Naturally, it’s a personal decision as to what constitutes risk and what constitutes giving up on travel to Italy, one of life’s great pleasures. Weighing up risk colours every aspect of our lives so why not in travel, too? If that sounds too cavalier, then take into account these caveats.
Travelling through a trusted tour operator is an important way of reducing risk and ensuring a smoother experience, especially in these transitionary times. What’s more, if tour operators are not supported, some might not survive, hugely reducing visitor choice in the future as well as raising prices in the future.
Given that Government policy on safe countries can change in response to any spike in the pandemic overseas, the risk of a holiday cancellation cannot be excluded. Following Foreign Office advice is paramount. Travellers should check with insurance providers to ensure that Covid cover is specifically included. At the start of the pandemic, most insurers excluded Covid cover but some leading lights now include it. The EHIC card, the European healthcare scheme, ensures basic health care but the card is only valid until the end of 2020, with doubt about its continuance, given the effect of Brexit.
Certainly, as elsewhere, there are justified fears around crowds, festivals, large gatherings and travelling on public transport, from trains to planes. While cruising is at a standstill until 2021, some island ferries are still operating. International flights are resuming, linked to demand and the lifting of lockdowns. Given its preparedness, Italy has imposed impressive airport procedures, which are more stringent than in most countries. The same is true of the pandemic protocols that govern everyday life. As a result, the visitor experience is as seamless and safe as possible. The Italian love of the outdoor lifestyle also reinforces the safety messaging.
Credit – Trenino Verde Sardinia
Flying is bound to become more cumbersome, tedious, time-consuming and ultimately, more expensive. This will be the “new normal” yet most of us will adapt and willingly learn the new language of travel in return for the right to re-join Italy.
Italian policies on entering and leaving the country are already stringent and more reassuring than those adopted by the UK. The Italians already have the option of checking passenger temperatures, with travellers not allowed into the country if shown to have a temperature above 37.5 degrees. Italian law also states that would-be arrivals must not have had any recent contact with anyone infected with Covid-19. Visitors who experience Virus symptoms within 8 days of arrival must report this to the authorities. Sicily, which has remained largely Virus-free, even insists that arrivals sign up to a Covid-19 contact-tracing app, both to be allowed to access local health services and to enable comprehensive contact-tracing.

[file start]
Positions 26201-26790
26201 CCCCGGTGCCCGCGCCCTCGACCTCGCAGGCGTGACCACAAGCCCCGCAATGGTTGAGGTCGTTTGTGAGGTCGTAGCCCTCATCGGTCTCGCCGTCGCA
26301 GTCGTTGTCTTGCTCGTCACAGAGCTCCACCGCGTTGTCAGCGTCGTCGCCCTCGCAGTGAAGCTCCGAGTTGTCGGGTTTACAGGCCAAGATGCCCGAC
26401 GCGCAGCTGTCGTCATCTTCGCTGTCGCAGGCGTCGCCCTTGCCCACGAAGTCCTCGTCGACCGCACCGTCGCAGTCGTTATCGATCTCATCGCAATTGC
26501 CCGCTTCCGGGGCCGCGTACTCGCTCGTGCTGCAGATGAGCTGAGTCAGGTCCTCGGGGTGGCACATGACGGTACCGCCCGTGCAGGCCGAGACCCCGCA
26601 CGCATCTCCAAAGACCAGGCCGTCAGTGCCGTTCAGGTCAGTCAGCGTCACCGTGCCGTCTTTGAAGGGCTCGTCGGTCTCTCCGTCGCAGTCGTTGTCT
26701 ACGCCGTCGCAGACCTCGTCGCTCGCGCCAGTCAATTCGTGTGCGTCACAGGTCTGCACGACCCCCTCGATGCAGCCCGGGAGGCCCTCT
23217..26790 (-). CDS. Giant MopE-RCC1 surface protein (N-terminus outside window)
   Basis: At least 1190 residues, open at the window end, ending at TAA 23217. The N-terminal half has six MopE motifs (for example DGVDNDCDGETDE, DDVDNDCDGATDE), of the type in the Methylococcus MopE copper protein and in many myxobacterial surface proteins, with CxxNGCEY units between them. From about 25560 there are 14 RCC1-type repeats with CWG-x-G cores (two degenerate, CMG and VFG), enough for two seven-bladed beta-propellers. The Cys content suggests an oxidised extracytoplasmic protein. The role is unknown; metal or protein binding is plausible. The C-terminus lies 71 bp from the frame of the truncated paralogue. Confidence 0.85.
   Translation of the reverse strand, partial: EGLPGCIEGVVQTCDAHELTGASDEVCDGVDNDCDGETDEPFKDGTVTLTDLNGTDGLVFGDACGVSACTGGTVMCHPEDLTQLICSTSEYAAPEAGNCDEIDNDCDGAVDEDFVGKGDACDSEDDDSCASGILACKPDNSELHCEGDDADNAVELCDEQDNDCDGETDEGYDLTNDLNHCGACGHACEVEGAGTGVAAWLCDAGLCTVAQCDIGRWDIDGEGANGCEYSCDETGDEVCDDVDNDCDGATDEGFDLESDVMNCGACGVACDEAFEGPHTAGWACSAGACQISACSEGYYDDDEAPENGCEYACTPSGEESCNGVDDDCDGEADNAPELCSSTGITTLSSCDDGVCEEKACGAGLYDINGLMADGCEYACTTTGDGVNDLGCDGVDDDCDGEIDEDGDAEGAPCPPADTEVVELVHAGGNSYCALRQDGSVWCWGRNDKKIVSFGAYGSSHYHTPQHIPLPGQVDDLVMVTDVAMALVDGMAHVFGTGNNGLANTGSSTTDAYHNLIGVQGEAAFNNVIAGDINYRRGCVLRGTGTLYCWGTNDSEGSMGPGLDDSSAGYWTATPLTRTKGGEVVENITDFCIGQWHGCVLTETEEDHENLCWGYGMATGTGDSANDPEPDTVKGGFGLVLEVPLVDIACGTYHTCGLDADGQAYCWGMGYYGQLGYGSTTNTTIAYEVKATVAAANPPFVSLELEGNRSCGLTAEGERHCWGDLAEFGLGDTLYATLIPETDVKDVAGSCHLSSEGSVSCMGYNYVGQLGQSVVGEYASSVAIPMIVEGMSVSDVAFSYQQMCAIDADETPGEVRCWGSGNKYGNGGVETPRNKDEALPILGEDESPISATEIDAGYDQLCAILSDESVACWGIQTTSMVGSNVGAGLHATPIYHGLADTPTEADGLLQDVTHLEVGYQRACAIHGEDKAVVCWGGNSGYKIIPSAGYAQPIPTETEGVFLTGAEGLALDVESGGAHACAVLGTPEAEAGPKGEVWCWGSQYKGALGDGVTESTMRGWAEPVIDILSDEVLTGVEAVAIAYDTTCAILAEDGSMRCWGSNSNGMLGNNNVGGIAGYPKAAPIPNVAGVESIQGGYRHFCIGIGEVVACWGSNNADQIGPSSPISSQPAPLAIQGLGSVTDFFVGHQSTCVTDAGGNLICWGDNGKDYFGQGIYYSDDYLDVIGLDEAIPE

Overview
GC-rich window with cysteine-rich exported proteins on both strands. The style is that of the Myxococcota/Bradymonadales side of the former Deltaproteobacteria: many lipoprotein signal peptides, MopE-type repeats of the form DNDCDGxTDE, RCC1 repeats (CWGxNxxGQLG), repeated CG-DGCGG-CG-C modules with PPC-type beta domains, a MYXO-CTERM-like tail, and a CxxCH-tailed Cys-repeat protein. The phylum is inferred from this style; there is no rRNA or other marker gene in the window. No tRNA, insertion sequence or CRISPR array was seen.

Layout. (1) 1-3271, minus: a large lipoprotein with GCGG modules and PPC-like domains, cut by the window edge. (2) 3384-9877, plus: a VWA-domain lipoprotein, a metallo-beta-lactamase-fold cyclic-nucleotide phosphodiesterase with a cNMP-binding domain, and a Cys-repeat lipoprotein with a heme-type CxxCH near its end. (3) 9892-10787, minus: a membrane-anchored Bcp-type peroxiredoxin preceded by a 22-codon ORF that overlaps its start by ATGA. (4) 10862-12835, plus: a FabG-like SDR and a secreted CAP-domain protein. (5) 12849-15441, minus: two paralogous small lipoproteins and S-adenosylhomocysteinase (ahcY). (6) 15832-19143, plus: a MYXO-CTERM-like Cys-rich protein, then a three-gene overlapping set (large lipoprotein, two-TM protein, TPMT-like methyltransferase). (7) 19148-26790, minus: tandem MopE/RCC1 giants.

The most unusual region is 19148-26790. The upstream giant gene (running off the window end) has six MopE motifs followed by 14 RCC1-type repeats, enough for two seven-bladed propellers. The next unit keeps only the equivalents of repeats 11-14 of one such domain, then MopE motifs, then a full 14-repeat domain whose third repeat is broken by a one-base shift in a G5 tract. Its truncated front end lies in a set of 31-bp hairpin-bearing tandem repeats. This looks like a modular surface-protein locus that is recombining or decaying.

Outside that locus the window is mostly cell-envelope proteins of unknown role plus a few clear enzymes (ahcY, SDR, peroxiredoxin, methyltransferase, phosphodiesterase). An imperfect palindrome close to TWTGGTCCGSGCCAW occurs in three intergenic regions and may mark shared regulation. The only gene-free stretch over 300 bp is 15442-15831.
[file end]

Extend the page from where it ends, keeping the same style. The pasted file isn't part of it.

Italy’s Ministry of Health has just introduced new guidance on air travel, saying that all flights coming into the country must respect new rules banning overhead locker luggage. Luggage must be carried in the hold or placed beneath one’s feet, leaving the lockers above completely free. There is currently no mention of exceptions, whether for work or health reasons. Other international carriers have pondered banning cabin baggage, even if the British Department for Transport “strongly” recommends checking in luggage in order to speed up boarding times and minimise the chances of contagion. That said, Italy might well face challenges from international airlines on the legality of this ruling. Nor is there any certainty that these new recommendations will be enforced.
Despite seemingly daunting travel barriers, Italy’s decision to opt for airport safety checks rather than blanket quarantines can be seen as healthier and more supportive of the travel industry. Visitors can finally plan a return to beloved Italy. Ultimately, Italy is still Italy. Beyond that pesky mask, this is still the ravishing country you once loved. It’s an Italy that welcomes you back – slowly but surely. Breathe in deeply – and book.